Tuesday, May 13, 2014

Why "Spirituality"

This article offers a possible clue as to the history of Unitarian Universalism in the later 70's and 80's.

We speak of the turn toward "spirituality" in that era as though it was a natural event beyond human control. Like a river shifting its course after an earthquake.  But what was the earthquake that happened that caused UUism to move away from the rationality and intellectuality that had been our hallmarks up to then.

Episcopal Church Foundation 
The traditional analysis has been that the earthquake that moved the river were the two connected social and demographic events: the rise of the baby boomer and the rise of a more female ministry. (Maybe in concrete terms, they are one event in UU History: Boomer women enter UU ministry.)

I would add two other aspects, suggested by this article.

One is that growing economic inequality was sapping the sense of agency in our congregations. Our people no longer felt in control of their destinies. Members of our congregations, as a whole, no longer exercised the same economic power as established UU's of previous generations.

The second factor was the experience of disempowerment that came with the election of Nixon, the frustrations of the 70's, and the election of Reagan. Whatever the objective circumstances of Unitarian Universalist congregants, many UU's crashed into the 80's hungry for some source of power and agency that they felt they lacked.

We turned to a source of spiritual power: the religious community. The purpose of our worship shifted from the stimulation of the mental powers of the powerful people in the pews to the invocation of the spiritual power of the religious community. Without a commonly shared theological language to support it, we invited the Holy Spirit into our gatherings with the hushed moment of the chalice lighting, the testimony of Joys and Sorrows, the spirited singing that skipped around intellectual content, the hand-holding benediction, the new-style communions.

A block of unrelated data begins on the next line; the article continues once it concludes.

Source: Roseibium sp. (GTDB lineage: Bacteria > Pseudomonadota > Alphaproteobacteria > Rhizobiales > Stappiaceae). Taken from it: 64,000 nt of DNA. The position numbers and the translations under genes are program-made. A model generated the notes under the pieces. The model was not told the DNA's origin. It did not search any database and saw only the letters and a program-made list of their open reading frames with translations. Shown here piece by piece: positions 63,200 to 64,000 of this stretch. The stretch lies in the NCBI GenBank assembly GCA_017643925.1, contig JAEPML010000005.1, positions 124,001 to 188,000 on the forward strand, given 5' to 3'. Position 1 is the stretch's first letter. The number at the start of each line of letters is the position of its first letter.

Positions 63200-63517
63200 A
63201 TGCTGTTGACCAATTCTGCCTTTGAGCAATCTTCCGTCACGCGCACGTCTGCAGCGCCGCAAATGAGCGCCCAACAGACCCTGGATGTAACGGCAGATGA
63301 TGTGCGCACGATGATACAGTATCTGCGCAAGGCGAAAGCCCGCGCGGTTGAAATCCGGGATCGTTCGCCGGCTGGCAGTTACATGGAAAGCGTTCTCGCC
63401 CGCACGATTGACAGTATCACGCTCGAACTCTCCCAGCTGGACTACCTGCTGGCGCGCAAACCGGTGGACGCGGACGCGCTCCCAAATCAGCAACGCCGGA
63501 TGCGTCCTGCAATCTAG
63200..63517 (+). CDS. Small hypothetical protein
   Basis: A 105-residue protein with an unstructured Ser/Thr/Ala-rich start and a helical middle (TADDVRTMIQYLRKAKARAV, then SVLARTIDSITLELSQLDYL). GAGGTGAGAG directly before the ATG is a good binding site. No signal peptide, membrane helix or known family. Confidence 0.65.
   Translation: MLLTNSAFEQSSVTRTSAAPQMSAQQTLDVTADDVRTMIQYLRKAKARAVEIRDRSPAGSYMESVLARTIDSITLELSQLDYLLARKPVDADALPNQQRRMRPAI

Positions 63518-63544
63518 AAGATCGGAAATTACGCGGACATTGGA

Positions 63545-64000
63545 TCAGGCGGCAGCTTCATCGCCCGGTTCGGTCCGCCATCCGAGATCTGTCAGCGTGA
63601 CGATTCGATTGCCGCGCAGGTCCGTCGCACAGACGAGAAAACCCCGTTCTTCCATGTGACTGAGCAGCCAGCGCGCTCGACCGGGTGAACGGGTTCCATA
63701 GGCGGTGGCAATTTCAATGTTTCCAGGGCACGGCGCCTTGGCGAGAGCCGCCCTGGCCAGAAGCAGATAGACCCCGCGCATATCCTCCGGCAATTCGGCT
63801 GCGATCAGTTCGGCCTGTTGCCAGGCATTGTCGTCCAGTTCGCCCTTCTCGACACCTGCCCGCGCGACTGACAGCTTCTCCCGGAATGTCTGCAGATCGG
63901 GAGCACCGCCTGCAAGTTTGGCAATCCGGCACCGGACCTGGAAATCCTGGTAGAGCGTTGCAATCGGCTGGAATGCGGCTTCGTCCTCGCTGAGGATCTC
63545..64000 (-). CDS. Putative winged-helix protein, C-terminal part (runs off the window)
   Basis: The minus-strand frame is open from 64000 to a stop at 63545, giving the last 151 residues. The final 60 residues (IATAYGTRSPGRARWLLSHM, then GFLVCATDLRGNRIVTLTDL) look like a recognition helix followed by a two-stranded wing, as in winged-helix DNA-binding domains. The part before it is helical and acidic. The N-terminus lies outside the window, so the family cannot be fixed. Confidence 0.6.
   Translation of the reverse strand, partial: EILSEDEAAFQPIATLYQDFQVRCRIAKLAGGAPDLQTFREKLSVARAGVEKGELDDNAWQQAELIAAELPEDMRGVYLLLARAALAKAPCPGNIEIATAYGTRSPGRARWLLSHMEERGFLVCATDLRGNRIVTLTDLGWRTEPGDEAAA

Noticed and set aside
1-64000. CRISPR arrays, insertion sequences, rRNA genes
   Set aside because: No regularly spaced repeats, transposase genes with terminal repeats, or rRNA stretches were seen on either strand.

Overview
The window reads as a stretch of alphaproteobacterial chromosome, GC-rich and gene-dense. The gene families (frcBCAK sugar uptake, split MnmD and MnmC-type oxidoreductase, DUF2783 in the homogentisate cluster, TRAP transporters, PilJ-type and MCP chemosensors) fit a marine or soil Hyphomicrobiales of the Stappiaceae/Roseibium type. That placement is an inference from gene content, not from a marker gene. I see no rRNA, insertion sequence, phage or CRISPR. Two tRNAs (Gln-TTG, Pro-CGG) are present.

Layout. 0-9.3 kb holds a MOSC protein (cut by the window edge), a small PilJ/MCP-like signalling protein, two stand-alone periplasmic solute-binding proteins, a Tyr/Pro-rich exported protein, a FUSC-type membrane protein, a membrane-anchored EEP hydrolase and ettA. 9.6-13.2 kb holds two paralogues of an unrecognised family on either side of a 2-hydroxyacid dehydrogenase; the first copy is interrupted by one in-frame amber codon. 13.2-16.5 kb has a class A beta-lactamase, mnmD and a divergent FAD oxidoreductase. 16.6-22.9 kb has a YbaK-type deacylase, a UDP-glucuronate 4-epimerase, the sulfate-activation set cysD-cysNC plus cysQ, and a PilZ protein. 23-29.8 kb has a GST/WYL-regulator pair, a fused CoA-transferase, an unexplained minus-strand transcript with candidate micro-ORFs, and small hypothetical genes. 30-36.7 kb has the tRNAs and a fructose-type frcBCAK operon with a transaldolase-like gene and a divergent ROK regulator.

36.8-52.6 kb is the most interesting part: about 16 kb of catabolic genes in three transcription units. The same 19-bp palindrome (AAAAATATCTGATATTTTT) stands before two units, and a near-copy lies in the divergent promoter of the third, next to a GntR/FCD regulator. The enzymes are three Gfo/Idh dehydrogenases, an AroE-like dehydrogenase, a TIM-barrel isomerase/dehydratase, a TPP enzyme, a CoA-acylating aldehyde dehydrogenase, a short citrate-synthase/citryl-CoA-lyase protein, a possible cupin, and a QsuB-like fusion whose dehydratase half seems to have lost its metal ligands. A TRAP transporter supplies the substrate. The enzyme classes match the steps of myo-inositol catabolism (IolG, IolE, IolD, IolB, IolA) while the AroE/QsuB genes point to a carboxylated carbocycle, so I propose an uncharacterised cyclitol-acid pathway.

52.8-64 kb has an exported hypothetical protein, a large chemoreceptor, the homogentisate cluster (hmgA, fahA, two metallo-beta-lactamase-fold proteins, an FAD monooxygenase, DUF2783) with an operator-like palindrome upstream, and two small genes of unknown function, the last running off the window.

The Holy Spirit was in that sense of community, and UU's sought to be possessed by it. I wouldn't say that we have fully evolved into an ecstatic ritual style, but we keep pushing on toward it.

There are millions upon millions of people in this country (and billions upon billions around the world) who also hunger for a spiritual source of power to strengthen themselves to survive and to challenge the powers and principalities that rule this planet. The spiritual power of our small communities are but stepping stones to connecting with the spiritual power of that world community.

6 comments:

Buffy said...

Possibly, too, the deletion of any mention of any sort of god in our principles drove theists to hide their theism and it emerged as "spirituality." Those who hold on to the notion that there is, really, Something On Which All Else Depends might feel they have to hide that belief because other UUs might shame them (it HAS happened). They can use the word "spiritual" a little more safely than the word "god" and all the attendant words from the traditions.
Just a thought...

Rev. Myke Johnson said...

Speaking as one spiritual boomer woman, I have a different perspective on this. In my own faith journey, there has always been spirituality, and ecstatic spirituality entered in different ways. I was a part of the Catholic Pentecostal movement as a teen and through college, along with my parents. Then I became an activist. Then I became a feminist and got involved in the feminist spirituality movement. The power analysis might be expressed as: women becoming aware of the extent of our marginalization by mainstream religion (in my case Catholicism) So we were re-inventing spirituality, and the expressions of it turned toward earth centered, dance and music filled, full body expressive kinds of spirituality... for us it wasn't economic inequality, but sex inequality which fueled the change. This is a longer conversation, and I am also intrigued by the article, but I found UUism in the 90s after the Earth principle was adopted... so I can't speak to the internal changes... However, I came into UUism because it was open to feminist, lesbian, earth-centered people... and I am guessing that the influx of people like me contributed to whatever internal changes were happening, and that feminist spirituality was also a part of the change for UU women. So it wasn't just the rise of women ministers, but the transformation of women's consciousness that contributed to this.

Rev. Kate Rohde said...

As one of the early female boomer ministers who entered in 1980, my search for "spirituality" grew out of a reaction to the fundamentalist (and somewhat sexist)Humanism of my UU youth. For years my feelings about Humanism were somewhat similar to some members of my congregations' feelings about their upbringing in fundamentalist Christianity. I actually appreciated my elders' activism. It was the rigidity and lack of tolerance that disturbed me.

Kim Hampton said...